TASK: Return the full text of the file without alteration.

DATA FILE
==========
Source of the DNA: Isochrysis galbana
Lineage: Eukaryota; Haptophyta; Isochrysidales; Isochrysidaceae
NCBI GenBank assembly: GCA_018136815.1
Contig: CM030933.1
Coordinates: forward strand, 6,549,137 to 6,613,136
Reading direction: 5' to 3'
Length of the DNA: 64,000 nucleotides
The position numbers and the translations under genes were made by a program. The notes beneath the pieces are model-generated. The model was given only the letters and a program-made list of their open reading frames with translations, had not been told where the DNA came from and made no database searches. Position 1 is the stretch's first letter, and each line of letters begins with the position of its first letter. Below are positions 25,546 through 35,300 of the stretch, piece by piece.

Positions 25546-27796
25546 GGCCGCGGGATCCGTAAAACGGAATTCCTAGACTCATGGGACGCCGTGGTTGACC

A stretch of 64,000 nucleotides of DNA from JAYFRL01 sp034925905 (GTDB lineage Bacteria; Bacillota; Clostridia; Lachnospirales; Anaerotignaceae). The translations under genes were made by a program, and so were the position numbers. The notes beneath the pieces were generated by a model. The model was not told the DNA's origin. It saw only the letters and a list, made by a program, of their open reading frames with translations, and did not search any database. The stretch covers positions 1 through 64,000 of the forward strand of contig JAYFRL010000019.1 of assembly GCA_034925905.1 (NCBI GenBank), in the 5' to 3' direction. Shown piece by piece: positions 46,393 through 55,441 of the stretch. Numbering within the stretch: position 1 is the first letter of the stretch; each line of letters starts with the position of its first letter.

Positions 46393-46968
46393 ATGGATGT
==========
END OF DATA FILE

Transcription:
Source of the DNA: Isochrysis galbana
Lineage: Eukaryota; Haptophyta; Isochrysidales; Isochrysidaceae
NCBI GenBank assembly: GCA_018136815.1
Contig: CM030933.1
Coordinates: forward strand, 6,549,137 to 6,613,136
Reading direction: 5' to 3'
Length of the DNA: 64,000 nucleotides
The position numbers and the translations under genes were made by a program. The notes beneath the pieces are model-generated. The model was given only the letters and a program-made list of their open reading frames with translations, had not been told where the DNA came from and made no database searches. Position 1 is the stretch's first letter, and each line of letters begins with the position of its first letter. Below are positions 25,546 through 35,300 of the stretch, piece by piece.

Positions 25546-27796
25546 GGCCGCGGGATCCGTAAAACGGAATTCCTAGACTCATGGGACGCCGTGGTTGACC

A stretch of 64,000 nucleotides of DNA from JAYFRL01 sp034925905 (GTDB lineage Bacteria; Bacillota; Clostridia; Lachnospirales; Anaerotignaceae). The translations under genes were made by a program, and so were the position numbers. The notes beneath the pieces were generated by a model. The model was not told the DNA's origin. It saw only the letters and a list, made by a program, of their open reading frames with translations, and did not search any database. The stretch covers positions 1 through 64,000 of the forward strand of contig JAYFRL010000019.1 of assembly GCA_034925905.1 (NCBI GenBank), in the 5' to 3' direction. Shown piece by piece: positions 46,393 through 55,441 of the stretch. Numbering within the stretch: position 1 is the first letter of the stretch; each line of letters starts with the position of its first letter.

Positions 46393-46968
46393 ATGGATGT